What is Flexible whole-of-life policy ?

Posted by admin On December 24th 2020

Whole-of-life policies issued on a unit-linked basis are commonly referred to as ‘flexible whole-of-life’ and the flexibility lies in the fact that a variable combination of life cover and investment content are on offer.


With this plan, there is a choice between a minimum guaranteed insurance and a maximum level of cover designed to meet the needs of the person. Subject to certain conditions, changes can be made within the minimum and maximum level of cover required from the initial agreement. The premiums are allocated in unit form and cancelled in order to meet insurance costs on a monthly basis. You will find that levels are reviewed every ten years as standard, but with the exception of more frequent reviews depending on the age of the person(s) to whom the policy relates.


Key Features:

Flexibility is afforded through the method of paying for the life cover by cashing in units at the initial bid price:

  • The policyholder pays premiums of an amount that they deem affordable.
  • Those premiums are then used to buy units in the opted fund(s) and the units are then allocated to the policy.


The policyholder can select the level of benefits that they wish to have:

  • If a higher level of cover is needed, a larger volume of units will be cashed monthly, and a corresponding lower number will remain allocated to the policy. This results in the investment element of the policy (which depends on the number of units involved or included) being lower.
  • On the other hand, a low level of cover means fewer units are cancelled and the policy offers a correspondingly higher level of investment.



If the policy’s value is too low to maintain the figure required, there is a choice to reduce the level of cover on offer or possibly increase the premiums. Also, it is possible in some cases that the policy may expire before the death of the policyholder and hold no value. It is possible that some premiums on whole-of-life policies may stop at a previously set age (for example 85 years of age) although the cover may carry on until the person actually passes away.

Other options are frequently available. These include options to take income, a list of benefits (for adjustment of death benefits automatically) and the ability to add another person to the assurance.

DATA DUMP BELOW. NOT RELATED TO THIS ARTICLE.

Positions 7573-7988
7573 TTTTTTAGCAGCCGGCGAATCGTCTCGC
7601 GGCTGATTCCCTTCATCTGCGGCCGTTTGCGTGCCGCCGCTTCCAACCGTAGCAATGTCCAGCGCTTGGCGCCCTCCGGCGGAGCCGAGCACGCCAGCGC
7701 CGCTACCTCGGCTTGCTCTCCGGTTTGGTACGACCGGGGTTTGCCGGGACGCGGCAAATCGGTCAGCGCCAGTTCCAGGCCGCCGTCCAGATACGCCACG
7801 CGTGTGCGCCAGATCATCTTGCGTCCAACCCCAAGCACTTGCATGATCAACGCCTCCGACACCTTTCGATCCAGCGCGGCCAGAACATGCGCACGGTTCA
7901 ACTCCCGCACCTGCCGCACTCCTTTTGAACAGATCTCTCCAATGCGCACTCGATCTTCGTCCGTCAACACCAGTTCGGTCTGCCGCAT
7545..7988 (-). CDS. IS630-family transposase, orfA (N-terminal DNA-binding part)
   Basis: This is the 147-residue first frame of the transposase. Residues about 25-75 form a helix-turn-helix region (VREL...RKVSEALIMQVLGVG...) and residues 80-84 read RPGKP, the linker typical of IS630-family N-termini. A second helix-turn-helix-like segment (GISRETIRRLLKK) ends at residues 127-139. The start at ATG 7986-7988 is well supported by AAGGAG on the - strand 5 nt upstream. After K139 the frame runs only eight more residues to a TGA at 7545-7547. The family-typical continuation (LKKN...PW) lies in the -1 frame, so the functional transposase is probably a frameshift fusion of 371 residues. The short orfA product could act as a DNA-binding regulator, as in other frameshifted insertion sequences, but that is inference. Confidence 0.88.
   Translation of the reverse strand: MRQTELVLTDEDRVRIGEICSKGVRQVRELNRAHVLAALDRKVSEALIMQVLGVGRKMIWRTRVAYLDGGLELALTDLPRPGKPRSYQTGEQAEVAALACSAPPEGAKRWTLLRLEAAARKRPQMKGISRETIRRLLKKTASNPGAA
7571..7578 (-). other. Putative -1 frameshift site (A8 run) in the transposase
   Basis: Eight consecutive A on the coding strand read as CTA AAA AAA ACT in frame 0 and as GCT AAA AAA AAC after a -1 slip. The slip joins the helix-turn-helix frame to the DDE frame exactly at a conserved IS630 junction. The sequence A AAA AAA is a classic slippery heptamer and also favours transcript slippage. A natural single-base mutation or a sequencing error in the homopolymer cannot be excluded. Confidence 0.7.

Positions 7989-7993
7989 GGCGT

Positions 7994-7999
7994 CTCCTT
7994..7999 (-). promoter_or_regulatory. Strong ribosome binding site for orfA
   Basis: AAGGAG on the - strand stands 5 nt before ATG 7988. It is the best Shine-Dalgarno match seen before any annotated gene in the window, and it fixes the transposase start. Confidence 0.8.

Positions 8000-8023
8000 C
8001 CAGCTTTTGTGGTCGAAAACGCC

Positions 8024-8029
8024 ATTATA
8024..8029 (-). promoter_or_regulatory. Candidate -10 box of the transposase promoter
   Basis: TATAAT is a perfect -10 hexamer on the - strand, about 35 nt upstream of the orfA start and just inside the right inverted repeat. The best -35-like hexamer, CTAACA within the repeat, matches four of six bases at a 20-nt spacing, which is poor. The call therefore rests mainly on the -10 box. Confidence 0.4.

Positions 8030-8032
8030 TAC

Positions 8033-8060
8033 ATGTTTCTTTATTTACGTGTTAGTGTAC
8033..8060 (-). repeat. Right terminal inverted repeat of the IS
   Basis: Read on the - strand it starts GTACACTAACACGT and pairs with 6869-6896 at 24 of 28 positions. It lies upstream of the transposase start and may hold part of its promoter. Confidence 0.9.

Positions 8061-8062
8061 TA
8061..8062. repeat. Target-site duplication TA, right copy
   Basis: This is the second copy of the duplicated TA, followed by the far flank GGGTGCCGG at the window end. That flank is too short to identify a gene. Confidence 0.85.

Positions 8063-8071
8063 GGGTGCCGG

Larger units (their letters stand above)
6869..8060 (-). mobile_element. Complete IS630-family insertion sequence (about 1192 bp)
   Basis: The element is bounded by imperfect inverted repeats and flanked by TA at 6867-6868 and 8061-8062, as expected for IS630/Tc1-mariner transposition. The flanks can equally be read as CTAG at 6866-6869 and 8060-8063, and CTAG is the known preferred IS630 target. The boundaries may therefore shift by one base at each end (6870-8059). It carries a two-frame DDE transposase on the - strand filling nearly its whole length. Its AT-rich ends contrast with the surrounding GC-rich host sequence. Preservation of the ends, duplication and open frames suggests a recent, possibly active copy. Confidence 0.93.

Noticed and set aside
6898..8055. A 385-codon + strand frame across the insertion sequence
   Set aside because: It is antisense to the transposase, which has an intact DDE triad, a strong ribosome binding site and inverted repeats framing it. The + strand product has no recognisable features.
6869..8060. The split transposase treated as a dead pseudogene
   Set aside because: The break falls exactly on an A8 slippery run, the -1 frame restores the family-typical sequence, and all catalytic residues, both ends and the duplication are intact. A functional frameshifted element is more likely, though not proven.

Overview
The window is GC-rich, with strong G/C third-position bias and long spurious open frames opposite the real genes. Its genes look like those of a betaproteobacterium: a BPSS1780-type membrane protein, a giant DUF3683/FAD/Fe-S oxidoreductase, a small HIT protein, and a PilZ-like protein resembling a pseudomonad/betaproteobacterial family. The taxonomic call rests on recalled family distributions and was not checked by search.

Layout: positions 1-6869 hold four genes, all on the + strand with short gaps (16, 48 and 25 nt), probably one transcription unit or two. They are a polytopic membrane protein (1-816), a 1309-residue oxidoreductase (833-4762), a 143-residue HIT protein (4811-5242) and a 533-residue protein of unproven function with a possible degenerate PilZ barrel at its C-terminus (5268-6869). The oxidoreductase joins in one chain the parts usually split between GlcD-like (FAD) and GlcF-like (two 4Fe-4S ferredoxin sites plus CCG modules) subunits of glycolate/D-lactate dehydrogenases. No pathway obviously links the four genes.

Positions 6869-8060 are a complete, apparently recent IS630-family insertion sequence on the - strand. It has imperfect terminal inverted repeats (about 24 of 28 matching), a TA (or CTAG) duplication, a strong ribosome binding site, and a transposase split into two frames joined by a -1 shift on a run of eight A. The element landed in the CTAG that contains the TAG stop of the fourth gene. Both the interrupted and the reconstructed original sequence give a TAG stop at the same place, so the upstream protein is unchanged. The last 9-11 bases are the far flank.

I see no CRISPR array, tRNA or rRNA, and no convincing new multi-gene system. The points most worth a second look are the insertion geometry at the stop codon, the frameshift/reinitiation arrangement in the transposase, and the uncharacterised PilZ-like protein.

Although there can be a high level of investment involved with a whole-of-life assurance, this should not be thought of as a savings scheme, but more as an adaptable protection plan should there be a change of circumstances.

There are usually three main levels of cover on flexible whole-of-life policies offered by most companies, although there is usually an option to choose other levels in-between:


  • Maximum cover – you will find that this option is normally set at a level that cover can be maintained for 10 years. After that period, all units would have been used up and increased premiums will need to be paid if cover is to continue.
  • Minimum cover – this level of cover is maintained at whatever is the minimum requirement for the policy to remain as a qualifying one, and the number of units attached to the policy builds up to a significant investment element.
  • Balanced cover – for a given premium, this level of cover is expected by the company to be able to be maintained throughout the policyholder’s lifetime.

The provider will make an assumption or estimate about the growth rate of unit prices in the future in order to calculate various levels of cover.

Whatever the situation, the initial life cover is guaranteed for a certain period of time, most likely 10 years. Beyond that stage, the company has the right to increase your premiums or conversely reduce your cover to take into account any increase in costs, or to allow for unit prices not rising as quickly as first predicted. The death benefit is then guaranteed until the next review point.

Reviews after this are usually undertaken at five-yearly intervals, or sometimes annually with older policyholders, and further adjustments may be made. The need for this action is the price that individuals or companies may have to pay for the flexibility of the system. The reviews are of benefit to the client(s) because they can lead to the discovery of possible shortfalls at an early juncture, and thus be rectified before a situation could become problematic.